The Missing Pieces of Hybrid Work Technology

Even while many businesses have adopted a hybrid work paradigm for their staff, many have not completely adopted the technology that may support employees’ productivity, creativity, and inspiration both within and outside of the office. According to a recent report by the real estate technology company JLL Technologies, 55% of office-based employees now have a mixed work schedule. Still, only four out of the 15 technologies that were suggested for use in addressing the transition to hybrid work have been implemented by organizations on average.

According to JLL’s “Technology and Innovation in the Hybrid Age” report, companies should think about providing their staff with the following “anchor technologies” in a hybrid work environment. These technologies include a variety of topics, such as digital connection, touchless access, data warehousing, workplace experience, and remote working.

The survey also discovered that the top tools most businesses use to promote hybrid work are workplace experience applications (36%), in-office collaboration technology (40%) and remote working technology (47%).

What it means for HR leaders

Transformative thinking is necessary to develop a fruitful hybrid work style, according to Eddy Wagoner, chief information officer for JLL. HR also has a part to play.


According to him, “HR has to be actively involved and working in collaboration with IT, facilities, and—most importantly—employees to design the customized solutions that work for their business aspirations and solve the demands that the hybrid era will need.”


A more connected culture, increased productivity, and employee retention may all be supported by the use of the proper technology and intelligently planned workspaces.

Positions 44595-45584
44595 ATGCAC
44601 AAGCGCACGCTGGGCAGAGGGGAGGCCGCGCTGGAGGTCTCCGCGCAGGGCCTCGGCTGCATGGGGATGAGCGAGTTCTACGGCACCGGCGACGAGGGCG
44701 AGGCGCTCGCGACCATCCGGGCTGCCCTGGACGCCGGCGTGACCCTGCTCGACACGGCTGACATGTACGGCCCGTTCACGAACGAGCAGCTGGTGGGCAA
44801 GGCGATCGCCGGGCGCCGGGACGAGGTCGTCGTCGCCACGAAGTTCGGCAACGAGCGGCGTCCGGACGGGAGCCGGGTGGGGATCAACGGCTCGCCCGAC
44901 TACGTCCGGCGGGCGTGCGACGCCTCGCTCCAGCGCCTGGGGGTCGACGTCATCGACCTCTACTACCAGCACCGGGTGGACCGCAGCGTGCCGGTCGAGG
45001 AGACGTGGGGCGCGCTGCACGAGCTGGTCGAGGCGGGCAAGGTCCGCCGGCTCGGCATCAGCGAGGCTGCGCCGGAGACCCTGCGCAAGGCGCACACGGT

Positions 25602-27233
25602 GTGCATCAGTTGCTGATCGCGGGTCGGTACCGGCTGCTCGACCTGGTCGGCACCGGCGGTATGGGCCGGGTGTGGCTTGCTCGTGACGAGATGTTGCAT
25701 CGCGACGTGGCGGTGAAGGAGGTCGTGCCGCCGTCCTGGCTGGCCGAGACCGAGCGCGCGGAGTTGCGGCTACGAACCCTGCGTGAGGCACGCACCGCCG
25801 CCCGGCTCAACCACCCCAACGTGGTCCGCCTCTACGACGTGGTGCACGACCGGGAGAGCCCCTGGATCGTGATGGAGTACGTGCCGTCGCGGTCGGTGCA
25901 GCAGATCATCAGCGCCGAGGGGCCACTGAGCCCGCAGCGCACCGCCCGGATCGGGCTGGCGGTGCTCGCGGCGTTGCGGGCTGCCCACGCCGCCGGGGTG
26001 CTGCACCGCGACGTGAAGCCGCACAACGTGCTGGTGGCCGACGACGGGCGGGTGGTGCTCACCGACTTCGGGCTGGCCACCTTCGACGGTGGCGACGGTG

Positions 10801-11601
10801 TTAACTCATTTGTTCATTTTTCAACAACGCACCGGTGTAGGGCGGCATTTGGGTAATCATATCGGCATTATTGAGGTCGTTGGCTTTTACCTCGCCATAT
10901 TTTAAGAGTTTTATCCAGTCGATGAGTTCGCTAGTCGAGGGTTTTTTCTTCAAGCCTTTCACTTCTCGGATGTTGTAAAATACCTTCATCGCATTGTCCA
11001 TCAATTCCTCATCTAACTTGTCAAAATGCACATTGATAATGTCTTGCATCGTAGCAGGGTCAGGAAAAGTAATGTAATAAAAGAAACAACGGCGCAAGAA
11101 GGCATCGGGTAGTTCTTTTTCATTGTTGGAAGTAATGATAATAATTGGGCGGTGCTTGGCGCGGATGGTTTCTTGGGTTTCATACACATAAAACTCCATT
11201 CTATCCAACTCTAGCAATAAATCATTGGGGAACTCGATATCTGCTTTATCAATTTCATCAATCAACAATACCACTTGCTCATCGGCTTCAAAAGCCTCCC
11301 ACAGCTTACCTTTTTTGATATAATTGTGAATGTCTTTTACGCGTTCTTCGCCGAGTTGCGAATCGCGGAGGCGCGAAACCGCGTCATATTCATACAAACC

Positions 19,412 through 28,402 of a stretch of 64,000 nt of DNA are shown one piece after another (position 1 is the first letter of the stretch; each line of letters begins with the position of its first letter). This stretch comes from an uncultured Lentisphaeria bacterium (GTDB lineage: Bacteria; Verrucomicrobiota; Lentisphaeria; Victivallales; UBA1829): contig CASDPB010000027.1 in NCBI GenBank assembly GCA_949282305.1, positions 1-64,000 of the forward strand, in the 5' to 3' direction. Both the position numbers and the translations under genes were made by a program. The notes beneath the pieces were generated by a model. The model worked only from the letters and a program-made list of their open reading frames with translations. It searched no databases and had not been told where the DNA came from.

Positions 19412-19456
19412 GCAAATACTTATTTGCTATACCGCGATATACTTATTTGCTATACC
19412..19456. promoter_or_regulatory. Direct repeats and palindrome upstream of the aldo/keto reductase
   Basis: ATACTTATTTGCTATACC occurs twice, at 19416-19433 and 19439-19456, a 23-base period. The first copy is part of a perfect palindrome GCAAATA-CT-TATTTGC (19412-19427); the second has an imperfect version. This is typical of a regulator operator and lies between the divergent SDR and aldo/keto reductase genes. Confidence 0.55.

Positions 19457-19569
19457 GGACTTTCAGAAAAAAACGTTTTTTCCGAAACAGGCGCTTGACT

Hybrid work is intrinsically tech-enabled, and workplace technology adoption is quickly shifting from a reactive to a forward-looking approach, according to him. Wagoner cautions, however, that technologists who help HR directors and leaders in the field should not just think about implementing new technologies for hybrid work.


According to him, “HR directors have a strategic role to play in ensuring that IT training and adoption coincides with long-term company goals [while also] establishing a culture of innovation.” They play a crucial role in selecting the top transformative talent needed to lead in a hybrid workplace, managing current staff upskilling, and assisting workers in the transition to the organization’s new hybrid strategy.


Despite this, Wagoner argues that at this stage in the development of the hybrid workplace, HR professionals shouldn’t be expected to have many of the solutions.


He adds that this will “allow organisational resiliency when future workplace and employee requirements arise.” “They will have plenty of strategic issues that will drive success in developing a hybrid-age workplace with the correct technology to fulfil current demands of the workforce,” he says.

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